Duval & McPhee and Christi & Hassay: Rules of Engagement Vol. 2 & Tribute to Paradise
Reedman Eric Dolphy and bassist Richard Davis created not only some of the most interesting reed-bass duets (if not some of the first) in jazz history, but also laid the groundwork for the conversant duo in realms not just of rhythm (reeds/drums, reeds/piano) but of sound. One just has to think of the ways in which the two play with bent notes, growled and slurred phrases, hacking apart time and melody only to rebuild them a few bars laterall in the span of thirteen minutes of "Alone Together" (on Conversations, FM, 1963), or gorgeously in sync on the closing bars of "Something Sweet, Something Tender" ( Out to Lunch, Blue Note, 1964) to grasp not only the rapport but the purity with which these two improvisers approach their joined axes.
Dominic Duval & Joe McPhee
Rules of Engagement, Vol 2
Dolphy's and Davis's work is heavily informant upon bassist Dominic Duval's Rules of Engagement series (Drimala), on which he has sparred and conversed with reedmen like Mark Whitecage and now, Joe McPhee. Yet this canon of improvisation is not limited to bass-and-reeds duets, for vocalist Ellen Christi and altoist/vocalist Gary Hassay have, in their set of duets for Drimala, brought similar interests to the table. Christi and Hassay have removed the earthy poetry of wood and strings, and replaced it with breath and metal.
While certainly a strong improviser at paces both frantic and groovyhis gutbucket tenor, whether spurred into revenant action by Harold E. Smith's drums or the funk of Nation Time, is something to beholdMcPhee's approach to the free-time ballad is on equal footing with the blues of Albert Ayler or Coltrane's pastorals. For where the quartet he co-led with Peter Brotzmann, Kent Kessler and Michael Zerang in Chicago (Tales Out of Time, Hat Hut) could approach high levels of communal energy on up-tempo numbers, the bluesy ballads and elegiac tunes were where McPhee particularly hit stride.
On this set with Dominic Duval, ballad themes and spare, moody dialogues are the focus, but where the wide vibrato of McPhee's tenor made his ballads as earthily sandblasted as the bell of their origin, here he employs the soprano saxophone for the entire set. In a way, as McPhee's sinewy lines approach both the taut and the ethereal, Duval's muscular, horsehair-slicing approach, a la William Parker or Buschi Niebergall, reprises the role that McPhee's tenor might have in a similar situationgirding its economical lyric with a strong forearm.
Though off to an intense beginning, most of the set focuses on a series of intertwined, revenant improvisations on the theme of Sunday, including "Birmingham Sunday," "Amazing Grace" and "While My Lady Sleeps" and a monologue by McPhee referring to the murder of four schoolgirls in Birmingham in 1963, which inspired Coltrane's "Alabama" in addition to, loosely, these compositions.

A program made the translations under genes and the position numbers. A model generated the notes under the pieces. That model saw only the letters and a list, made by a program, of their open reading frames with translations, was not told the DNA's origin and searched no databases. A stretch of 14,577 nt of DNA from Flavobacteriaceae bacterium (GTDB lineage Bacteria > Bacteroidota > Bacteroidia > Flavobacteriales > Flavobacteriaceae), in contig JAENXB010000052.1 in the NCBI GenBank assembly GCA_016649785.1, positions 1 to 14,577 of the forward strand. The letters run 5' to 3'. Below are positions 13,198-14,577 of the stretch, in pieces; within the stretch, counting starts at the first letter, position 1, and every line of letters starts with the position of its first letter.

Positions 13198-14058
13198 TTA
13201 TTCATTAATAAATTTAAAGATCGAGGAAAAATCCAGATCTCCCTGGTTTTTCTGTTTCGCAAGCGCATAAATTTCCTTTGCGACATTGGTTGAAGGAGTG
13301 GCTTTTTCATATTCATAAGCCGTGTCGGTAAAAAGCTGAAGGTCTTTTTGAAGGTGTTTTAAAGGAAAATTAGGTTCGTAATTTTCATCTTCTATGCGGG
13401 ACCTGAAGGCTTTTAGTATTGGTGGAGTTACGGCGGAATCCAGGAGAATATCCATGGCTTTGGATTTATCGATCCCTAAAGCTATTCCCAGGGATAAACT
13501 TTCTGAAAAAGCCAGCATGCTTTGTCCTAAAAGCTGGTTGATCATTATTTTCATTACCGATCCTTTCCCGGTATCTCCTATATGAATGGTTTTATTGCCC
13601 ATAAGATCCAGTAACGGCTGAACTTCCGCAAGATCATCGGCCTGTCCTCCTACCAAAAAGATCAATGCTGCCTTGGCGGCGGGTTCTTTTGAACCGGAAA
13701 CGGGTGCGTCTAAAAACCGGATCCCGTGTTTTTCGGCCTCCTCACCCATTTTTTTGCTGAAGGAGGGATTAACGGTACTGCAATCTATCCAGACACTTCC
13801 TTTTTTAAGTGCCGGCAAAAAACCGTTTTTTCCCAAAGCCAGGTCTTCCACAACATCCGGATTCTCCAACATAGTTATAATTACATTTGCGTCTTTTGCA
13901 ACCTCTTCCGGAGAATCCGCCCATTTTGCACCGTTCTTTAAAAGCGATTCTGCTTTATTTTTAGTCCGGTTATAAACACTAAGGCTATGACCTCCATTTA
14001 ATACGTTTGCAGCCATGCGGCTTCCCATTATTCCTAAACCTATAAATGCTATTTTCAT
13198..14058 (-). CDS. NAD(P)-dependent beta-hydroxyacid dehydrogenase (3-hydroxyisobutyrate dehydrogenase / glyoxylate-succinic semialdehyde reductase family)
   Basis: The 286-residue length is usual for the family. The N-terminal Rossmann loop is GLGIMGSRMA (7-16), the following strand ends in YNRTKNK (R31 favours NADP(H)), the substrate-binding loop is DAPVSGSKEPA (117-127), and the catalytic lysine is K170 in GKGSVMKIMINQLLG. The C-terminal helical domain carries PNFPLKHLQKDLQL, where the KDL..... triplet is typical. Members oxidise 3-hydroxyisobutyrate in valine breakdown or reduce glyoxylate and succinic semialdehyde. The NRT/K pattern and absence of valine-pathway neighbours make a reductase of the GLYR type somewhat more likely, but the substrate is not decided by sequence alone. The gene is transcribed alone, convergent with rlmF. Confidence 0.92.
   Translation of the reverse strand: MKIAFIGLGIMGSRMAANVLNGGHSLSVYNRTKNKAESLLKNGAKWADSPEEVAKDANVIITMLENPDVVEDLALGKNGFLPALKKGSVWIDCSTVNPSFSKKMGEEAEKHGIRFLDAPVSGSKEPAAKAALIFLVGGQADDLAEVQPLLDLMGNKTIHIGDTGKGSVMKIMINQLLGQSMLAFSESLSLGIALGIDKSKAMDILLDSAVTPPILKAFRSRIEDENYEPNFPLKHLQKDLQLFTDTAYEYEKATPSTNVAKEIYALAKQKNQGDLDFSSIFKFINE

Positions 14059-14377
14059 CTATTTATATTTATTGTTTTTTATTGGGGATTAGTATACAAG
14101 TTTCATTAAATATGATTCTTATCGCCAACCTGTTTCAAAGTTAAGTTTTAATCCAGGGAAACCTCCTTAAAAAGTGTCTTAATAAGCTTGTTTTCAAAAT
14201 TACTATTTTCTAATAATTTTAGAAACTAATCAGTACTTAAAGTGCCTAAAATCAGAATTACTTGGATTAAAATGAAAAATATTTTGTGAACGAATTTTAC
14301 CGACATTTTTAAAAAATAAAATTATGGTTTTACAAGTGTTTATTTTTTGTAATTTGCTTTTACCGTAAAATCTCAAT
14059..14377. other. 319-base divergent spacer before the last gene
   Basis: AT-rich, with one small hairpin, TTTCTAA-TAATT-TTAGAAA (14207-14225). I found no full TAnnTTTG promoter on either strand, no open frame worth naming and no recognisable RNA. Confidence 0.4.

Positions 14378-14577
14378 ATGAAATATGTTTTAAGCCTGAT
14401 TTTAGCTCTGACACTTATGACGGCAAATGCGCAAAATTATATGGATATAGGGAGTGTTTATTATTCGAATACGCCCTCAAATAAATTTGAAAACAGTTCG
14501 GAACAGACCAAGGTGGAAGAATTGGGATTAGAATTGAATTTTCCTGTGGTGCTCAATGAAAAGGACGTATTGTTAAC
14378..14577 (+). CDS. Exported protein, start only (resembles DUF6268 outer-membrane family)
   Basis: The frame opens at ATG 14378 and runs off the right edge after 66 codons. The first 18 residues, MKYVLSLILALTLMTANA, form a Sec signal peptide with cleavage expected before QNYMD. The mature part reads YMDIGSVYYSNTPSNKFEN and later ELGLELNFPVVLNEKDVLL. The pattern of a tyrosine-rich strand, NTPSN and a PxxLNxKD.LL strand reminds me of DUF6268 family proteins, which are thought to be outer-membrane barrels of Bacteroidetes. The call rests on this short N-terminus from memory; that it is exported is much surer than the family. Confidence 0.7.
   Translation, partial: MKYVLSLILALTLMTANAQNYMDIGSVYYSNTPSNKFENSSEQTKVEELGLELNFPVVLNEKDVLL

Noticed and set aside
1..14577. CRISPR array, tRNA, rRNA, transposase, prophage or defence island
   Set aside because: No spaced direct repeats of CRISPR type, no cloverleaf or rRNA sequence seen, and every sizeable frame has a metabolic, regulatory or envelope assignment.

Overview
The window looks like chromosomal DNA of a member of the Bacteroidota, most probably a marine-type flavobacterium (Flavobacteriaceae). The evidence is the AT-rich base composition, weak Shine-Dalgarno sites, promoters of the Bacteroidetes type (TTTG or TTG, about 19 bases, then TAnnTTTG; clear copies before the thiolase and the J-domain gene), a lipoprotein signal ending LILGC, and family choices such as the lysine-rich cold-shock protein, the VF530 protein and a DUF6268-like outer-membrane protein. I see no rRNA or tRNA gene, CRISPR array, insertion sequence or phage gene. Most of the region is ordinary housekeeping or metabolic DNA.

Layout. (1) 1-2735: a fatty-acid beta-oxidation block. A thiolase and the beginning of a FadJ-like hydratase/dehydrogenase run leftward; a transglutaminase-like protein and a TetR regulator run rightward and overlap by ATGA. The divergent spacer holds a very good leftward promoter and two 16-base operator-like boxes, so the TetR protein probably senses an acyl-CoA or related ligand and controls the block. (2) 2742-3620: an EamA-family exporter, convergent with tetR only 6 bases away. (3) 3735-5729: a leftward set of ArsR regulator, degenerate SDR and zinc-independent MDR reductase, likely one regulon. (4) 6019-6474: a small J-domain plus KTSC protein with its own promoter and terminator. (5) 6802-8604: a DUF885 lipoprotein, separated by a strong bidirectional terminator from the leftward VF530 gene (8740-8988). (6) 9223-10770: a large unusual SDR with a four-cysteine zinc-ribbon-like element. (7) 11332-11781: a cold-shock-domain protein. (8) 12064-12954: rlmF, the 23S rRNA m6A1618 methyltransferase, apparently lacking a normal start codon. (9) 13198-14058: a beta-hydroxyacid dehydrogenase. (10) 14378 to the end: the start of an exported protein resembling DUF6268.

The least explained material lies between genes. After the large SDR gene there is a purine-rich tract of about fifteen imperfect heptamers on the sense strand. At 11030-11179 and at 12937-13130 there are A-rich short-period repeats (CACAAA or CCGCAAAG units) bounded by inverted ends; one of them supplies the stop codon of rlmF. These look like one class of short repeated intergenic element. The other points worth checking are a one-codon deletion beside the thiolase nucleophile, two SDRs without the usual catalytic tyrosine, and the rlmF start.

Gary Hassay & Ellen Christi
Tribute to Paradise
Though wordless in approach, using hums, sighs and shouts in addition to a dynamic repertoire of lyrical sound, Ellen Christi is a unique vocalist whose improvisations belie careful study of African and indigenous North American vocal music as well as a sense of soul that approach both Jeanne Lee and Fontella Bass. Long a fixture in some of New York's most daring free-music contexts, she is joined here by altoist Gary Hassay. Hassay's art, at least in this setting, is that of a restrained-yet-frantic improviser, coolly toned but acerbic when synapses call for it, an odd edge that has also imbued Marion Brown, Braxton and Konitz at his freest.
Like Braxton, Hassay is also able to hit those low, tenor-like notes with a hushed vibrato, in many ways the perfect reed match for Christi's bubbly and dynamic cadences. Several pieces feature Hassay in vocal duet with Christi, Hassay welling up sound from deep within his throat to match Christi's sonorous linesas on "Episteme." Whereas the voice-tube antics of someone like Han Bennink echo throat singing, Hassay is a masterful practitioner of the art, splitting octaves vocally as Evan Parker might in an epic of circular breathing.
In these two sets of duos, the conversant element has become as much about the exploration of what makes up words and sentencesin some ways much more elemental than dialogue. Relearning the production of sounds, strung together to create brief lines of communication while simultaneously reveling in the joy of having that very ability to produce sounds. So as we might say improvisation is a truly communicative art form, it is also one that gets at the very roots - the 'dik' - of communication.
Rules of Engagement Volume 2
Personnel: Dominic Duval (b) Joe McPhee (ss, voc)
Track Listing: Nexus - Sunday Improvisations 1 - Sunday's Coda - Birmingham Sunday - Monologue - Sunday Improvisations 2 - Amazing Grace - While My Lady Sleeps - Coming Forth - Solo Sax - Solo Bass
Tribute to Paradise
Personnel: Ellen Christi (voc) Gary Hassay (as, voc)
Track Listing: Three Deuces Three - Episteme - Mystery Within - Anodyne - Nikki Bright Eyes - Circle of Life - Outside the Box - Fireweed